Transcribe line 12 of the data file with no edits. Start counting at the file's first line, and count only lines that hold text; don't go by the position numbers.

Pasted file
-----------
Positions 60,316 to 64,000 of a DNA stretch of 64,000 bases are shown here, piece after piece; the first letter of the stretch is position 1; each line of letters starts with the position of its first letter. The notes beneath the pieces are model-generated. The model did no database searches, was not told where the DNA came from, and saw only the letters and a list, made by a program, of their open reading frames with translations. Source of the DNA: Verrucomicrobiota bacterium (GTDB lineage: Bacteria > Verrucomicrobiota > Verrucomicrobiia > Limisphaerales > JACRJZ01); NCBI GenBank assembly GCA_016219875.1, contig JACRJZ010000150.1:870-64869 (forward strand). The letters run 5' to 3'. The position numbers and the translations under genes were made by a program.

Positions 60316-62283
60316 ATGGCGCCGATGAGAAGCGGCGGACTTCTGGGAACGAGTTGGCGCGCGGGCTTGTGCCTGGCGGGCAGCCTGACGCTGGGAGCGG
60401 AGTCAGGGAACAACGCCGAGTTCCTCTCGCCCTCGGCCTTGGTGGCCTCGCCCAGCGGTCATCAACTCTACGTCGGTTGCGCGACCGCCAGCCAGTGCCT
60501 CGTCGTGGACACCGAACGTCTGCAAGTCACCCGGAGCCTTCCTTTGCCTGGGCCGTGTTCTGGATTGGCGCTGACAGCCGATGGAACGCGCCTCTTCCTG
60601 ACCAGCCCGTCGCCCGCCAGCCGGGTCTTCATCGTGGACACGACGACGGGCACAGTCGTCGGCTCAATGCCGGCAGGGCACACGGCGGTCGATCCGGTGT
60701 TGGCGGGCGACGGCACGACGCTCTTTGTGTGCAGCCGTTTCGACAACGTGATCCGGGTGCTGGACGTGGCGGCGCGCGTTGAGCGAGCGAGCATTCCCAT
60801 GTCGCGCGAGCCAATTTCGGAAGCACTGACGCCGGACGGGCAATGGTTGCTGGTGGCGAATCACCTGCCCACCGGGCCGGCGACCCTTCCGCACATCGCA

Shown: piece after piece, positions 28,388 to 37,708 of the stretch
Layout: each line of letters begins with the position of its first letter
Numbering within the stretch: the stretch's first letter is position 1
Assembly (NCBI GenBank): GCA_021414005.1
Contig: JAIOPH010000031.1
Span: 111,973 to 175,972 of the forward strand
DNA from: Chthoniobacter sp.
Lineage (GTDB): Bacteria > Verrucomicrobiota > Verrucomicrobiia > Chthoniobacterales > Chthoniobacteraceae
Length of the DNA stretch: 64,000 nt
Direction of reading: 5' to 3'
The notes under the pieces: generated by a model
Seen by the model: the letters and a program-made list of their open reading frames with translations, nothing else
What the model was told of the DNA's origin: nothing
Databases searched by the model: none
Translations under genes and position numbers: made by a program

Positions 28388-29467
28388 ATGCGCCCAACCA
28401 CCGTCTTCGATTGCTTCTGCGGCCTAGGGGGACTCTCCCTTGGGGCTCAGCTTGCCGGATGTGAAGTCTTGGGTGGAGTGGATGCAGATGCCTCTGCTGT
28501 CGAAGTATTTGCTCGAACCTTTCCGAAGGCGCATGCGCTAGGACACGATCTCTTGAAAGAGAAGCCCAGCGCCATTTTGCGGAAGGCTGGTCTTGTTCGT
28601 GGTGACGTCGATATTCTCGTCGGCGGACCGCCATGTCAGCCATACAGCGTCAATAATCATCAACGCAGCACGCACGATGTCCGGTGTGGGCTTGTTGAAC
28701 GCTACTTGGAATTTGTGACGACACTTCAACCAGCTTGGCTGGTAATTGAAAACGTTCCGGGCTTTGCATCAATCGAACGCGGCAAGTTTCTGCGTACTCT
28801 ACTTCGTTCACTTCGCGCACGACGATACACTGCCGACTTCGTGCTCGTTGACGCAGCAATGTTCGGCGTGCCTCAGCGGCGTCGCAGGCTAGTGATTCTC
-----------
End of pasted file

Assembly (NCBI GenBank): GCA_021414005.1